Because political behavior is a rich and fascinating field of study, you can find many valid and useful theories to explain why conservatives and progressives disagree about the proper role of government. Here’s one with salience right now: the Right and Left disagree about personal agency.

That is, conservatives tend to believe that individuals are largely responsible for their own lot in life — by working hard, making the right choices, or at least learning the right lessons from the wrong choices we all make from time to time. On the contrary, most progressives respond, larger social structures and impersonal forces shape our fates more than our personal decisions do.

In a 2019 Pew Research Center survey, for example, respondents were asked to choose between two propositions: 1) “most people can get ahead if they’re willing to work hard,” or 2) “hard work is no guarantee of success for most people.” Among self-identified conservative Republicans, 84% agreed with the first statement. Among self-identified liberal Democrats, 66% agreed with the second.

In another 2019 poll, the Cato Institute asked to what extent Americans agreed or disagreed with this: “My life is determined by my own actions.” While 52% of “very conservative” respondents said they “strongly agreed,” just 33% of “very liberal” respondents did.

A year earlier, the University of Chicago’s General Social Survey asked this question: “On the average, African-Americans have worse jobs, income, and housing than white people. Do you think these differences are mainly due to discrimination?” Yes, said 62% of extreme liberals. No, said 67% of extreme conservatives.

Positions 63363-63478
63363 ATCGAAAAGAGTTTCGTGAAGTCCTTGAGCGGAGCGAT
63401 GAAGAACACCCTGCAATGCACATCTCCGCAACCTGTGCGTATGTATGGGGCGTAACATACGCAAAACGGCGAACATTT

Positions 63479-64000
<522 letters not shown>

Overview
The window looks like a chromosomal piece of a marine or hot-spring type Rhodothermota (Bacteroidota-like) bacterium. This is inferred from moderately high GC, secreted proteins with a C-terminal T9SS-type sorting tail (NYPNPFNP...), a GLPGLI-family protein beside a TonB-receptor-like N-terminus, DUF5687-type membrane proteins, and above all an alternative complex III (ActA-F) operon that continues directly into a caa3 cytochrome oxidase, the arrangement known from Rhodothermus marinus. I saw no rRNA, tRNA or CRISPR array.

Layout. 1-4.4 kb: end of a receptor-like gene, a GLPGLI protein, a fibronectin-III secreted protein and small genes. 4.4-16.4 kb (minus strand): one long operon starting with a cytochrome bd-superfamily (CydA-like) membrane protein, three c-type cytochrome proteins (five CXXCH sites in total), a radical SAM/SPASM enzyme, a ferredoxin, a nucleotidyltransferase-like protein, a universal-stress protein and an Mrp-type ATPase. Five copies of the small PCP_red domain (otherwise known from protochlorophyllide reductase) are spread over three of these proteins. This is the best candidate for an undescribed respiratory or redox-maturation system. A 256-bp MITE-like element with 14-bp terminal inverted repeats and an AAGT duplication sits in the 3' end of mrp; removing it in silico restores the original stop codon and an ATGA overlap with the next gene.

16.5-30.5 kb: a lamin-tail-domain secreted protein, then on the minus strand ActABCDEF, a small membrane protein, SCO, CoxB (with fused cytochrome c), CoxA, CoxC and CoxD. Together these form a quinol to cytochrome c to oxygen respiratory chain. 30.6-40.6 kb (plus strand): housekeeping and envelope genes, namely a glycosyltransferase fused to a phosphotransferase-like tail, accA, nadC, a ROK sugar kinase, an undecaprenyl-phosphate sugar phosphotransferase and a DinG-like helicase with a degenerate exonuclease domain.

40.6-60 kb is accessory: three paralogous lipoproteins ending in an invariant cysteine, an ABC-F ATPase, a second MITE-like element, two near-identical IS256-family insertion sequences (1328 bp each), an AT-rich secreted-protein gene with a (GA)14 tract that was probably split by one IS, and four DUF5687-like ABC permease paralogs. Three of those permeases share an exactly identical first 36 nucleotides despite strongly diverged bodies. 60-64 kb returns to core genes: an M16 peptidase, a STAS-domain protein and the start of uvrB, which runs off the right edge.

Now think about current disputes about the 1619 Project, critical race theory, implicit-bias testing, and other flashpoints in the debate about “woke” culture. To many progressives, conservative resistance to these causes reflects some combination of bigotry, ignorance, and political gamesmanship. And to many conservatives, these left-wing causes reflect — you guessed it — the bigotry, ignorance, and political gamesmanship of progressives.

On the substance of the specific issues in contention, my concerns track with those of other conservatives. I’ve written about them extensively. But for my part, I feel no need to question the motives or intelligence of progressives who disagree. For one thing, it won’t do any good. Human beings rarely abandon deeply felt values because other humans beings ridicule or attack them.

For another thing, most Americans are neither extremely conservative nor extremely progressive. They don’t think of themselves, their values, their relationships, and their communities in ideological terms. Although they’ve become more likely over time to vote consistently for Democrats or Republicans, rather than splitting their tickets, their views on controversial issues are often mixed and even in tension. They often resist binary choices.

Speaking of which, take another look at the poll questions I described earlier. They required respondents to choose between alternatives, to be sure, but the stated alternatives allowed for nuance. The Pew question asks if “most” people can get ahead if they work hard, allowing for the possibility that some cannot. The GSS question asks if racial gaps are “mainly” the consequence of discrimination, which is different from asking respondents if they think discrimination is a problem.

I’d guess virtually every “extreme” conservative would grant that some Americans experience adverse outcomes despite working hard and playing by the rules. And virtually every “extreme” progressive would grant that personal effort can produce success for at least some individuals who face discrimination or other societal barriers.

What does everyone else believe? On balance, Americans put more stock in personal agency. Of the total Pew sample, 60% said most people can get ahead if they’re willing to work hard. Of the total Cato sample, 74% agreed more than they disagreed with the statement that “my life is determined by my own actions.” And on the GSS question, only 38% said racial gaps were mainly caused by discrimination.

I think most Americans are correct about this. Disagree? Then make sound arguments to the contrary. Name-calling doesn’t count.

John Hood is a Carolina Journal columnist and author of the new novel Mountain Folk, a historical fantasy set during the American Revolution.